Ozoigbo (2017) states that Democracy from the time of the ancient Athenians to the contemporary period has been regarded as a people oriented kind of government. This notion is gotten from its etymological derivation—“demos and Kratos”, meaning rule or government by the people. In the view of Sabine & Thorson (1973), the Greek Euripides clearly posited a democratic state as one that is ruled by the people through their representatives who are answerable to them. They went further to note the position of Rousseau in this regard as the government of the people for the General Will. This simply implies that the action of the government must be in fulfillment of The Will of the people which naturally is their welfare. As a matter of fact, the government must abide by the rule of law and make available to the people a system of education that will inculcate in the children the idea that the idea of the realization of their individuality resides in their affiliation with the state, a kind of citizenship education. Appadorai (2003), thought of democracy as a system of government under which the people exercise the governing power either directly or through representatives periodically elected by themselves. Akinsanya (2000), in his own contribution maintained that democracy not only means a form of government in which the people rule in contradistinction to monarchies, aristocracies and gerontocracies; it also entails a state in which there is some form of political equality among the people. He went on to state that the central pillar of democracy the world over is based on the control of government by the people through free elections and universal adult suffrage. Therefore, only a democratic government, established by the consent of the governed in accordance with their shared values, has the moral authority to act as the legitimate agent of the people. Thus, democracy has been defended on the grounds that it achieves a number of fundamental values and goals; equality, liberty, moral self-development, the common interest, private interests, social utility, the satisfaction of wants and efficient decision. For authentic democracy to be on ground there must be as a matter of utmost necessity an independent electoral umpire, a strong and vibrant judiciary, an enlightened populace, a robust and free press, democratic culture and atmosphere of peace, and security. Coming home to Nigeria in terms of democratic practice, we assert that the primary instrument of democracy today is the 1999 constitution as amended. From 1999 till date, the question we always ask is, do we really have real democratic government or civilian government and what is real or consolidated democracy? To the first question, the obvious answer is no democratic government since the basic features of democracy are not present. These features are contained in the definition of consolidated democracy which Akinsanya (2000), said is measured by the extent to which a country has regular and fair elections, genuine contestation over selection (or election) of leaders and the choice of policy outcomes and citizenship participation in the electoral process. As a matter of fact, the regimes that took over power since 1999 cannot be called consolidated democratic regimes if we use the constitution as a guide, this entails measuring their performances using as yardstick by-products of consolidated democracy such as predictability, transparency, accessibility, adherence to constitutionalism and the “rules of the game”, respect for human rights and the rule of law, public accountability and the system of checks and balances. It is really unfortunate that after almost eighteen years of democratic experimentation in Nigeria democratic values have not been established. What one notices everywhere is civilian dictatorship which manifests itself in flagrant violation of human rights of the ordinary citizens of this country. The concept of separation of power which lubricates democracy is a mirage in Nigeria. The “executive” flexes its muscles arbitrarily and always cows both the “legislative” and the “judiciary” and reduces them judiciary to mere puppets. In Nigeria the legislature and the judiciary are simply the “will” of the executive.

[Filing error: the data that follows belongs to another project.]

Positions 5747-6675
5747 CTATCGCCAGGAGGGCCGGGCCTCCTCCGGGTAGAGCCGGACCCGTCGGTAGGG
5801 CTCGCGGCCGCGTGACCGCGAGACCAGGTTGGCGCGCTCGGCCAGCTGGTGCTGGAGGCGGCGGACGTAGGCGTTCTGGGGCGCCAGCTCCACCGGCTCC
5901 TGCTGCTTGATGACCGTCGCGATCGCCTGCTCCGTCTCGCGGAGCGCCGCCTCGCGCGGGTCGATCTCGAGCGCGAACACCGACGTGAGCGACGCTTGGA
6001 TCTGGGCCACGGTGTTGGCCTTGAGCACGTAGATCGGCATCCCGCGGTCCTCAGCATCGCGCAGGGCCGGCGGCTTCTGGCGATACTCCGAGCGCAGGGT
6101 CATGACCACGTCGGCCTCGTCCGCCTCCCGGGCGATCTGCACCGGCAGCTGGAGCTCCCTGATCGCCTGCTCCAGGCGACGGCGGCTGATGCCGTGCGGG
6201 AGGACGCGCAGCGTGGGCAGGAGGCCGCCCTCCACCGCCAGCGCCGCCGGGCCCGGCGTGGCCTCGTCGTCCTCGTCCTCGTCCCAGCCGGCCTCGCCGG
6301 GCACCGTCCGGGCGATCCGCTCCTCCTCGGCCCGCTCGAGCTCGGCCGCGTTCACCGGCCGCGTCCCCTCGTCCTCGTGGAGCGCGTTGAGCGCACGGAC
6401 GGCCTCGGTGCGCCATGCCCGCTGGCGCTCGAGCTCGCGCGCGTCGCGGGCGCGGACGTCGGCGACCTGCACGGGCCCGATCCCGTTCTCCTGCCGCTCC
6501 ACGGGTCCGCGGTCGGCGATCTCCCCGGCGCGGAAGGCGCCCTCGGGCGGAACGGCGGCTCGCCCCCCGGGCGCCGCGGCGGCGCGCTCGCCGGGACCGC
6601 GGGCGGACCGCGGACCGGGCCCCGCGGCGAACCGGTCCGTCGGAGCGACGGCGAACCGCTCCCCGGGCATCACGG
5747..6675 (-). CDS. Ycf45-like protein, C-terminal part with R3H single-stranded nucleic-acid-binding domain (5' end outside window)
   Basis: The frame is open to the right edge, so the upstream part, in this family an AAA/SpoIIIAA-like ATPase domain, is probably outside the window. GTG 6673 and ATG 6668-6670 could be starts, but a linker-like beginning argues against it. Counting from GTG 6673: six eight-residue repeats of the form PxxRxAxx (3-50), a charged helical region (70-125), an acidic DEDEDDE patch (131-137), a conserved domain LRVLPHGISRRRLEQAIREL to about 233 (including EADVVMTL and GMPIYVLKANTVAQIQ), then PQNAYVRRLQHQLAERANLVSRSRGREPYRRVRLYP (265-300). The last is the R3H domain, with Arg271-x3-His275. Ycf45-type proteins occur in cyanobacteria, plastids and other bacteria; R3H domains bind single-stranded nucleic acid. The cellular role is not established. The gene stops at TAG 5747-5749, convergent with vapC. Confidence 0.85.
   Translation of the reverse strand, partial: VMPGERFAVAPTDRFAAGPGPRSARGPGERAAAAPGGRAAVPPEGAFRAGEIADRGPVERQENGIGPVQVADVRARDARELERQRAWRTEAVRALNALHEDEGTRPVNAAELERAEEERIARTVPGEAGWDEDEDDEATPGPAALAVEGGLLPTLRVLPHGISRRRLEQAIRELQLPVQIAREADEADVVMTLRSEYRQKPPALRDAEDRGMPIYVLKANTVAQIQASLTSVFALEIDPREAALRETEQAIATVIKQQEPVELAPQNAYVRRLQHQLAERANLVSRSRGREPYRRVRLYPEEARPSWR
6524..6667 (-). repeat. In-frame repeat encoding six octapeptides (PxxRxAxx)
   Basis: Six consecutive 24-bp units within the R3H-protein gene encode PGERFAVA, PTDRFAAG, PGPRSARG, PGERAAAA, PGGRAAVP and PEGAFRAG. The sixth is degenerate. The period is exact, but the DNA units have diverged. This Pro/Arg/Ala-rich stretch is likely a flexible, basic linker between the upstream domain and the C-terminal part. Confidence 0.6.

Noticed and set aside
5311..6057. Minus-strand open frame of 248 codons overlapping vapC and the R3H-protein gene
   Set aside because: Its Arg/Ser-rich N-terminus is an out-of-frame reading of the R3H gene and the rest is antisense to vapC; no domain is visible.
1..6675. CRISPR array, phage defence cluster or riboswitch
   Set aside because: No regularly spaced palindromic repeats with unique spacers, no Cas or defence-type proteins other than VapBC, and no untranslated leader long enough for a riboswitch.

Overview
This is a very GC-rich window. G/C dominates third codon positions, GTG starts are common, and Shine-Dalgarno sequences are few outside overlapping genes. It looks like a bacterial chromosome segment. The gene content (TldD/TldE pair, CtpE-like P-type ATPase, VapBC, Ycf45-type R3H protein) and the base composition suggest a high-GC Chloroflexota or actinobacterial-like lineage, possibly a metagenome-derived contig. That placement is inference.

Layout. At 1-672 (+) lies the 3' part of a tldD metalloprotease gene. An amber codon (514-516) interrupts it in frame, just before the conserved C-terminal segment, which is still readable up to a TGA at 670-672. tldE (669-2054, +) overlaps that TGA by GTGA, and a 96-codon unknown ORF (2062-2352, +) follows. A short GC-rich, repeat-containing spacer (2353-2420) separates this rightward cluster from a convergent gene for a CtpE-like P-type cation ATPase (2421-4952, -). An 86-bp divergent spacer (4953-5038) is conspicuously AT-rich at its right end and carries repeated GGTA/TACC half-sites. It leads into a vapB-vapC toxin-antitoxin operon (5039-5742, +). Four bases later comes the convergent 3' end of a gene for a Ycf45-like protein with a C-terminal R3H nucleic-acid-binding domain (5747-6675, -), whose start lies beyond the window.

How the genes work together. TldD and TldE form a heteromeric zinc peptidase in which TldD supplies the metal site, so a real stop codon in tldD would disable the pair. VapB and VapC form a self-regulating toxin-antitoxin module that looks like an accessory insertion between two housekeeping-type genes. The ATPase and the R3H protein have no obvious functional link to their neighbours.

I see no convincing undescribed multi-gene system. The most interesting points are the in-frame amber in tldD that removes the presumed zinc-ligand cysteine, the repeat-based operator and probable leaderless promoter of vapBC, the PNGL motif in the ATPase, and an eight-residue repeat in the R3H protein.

2.2. The Conceptualization of Human Rights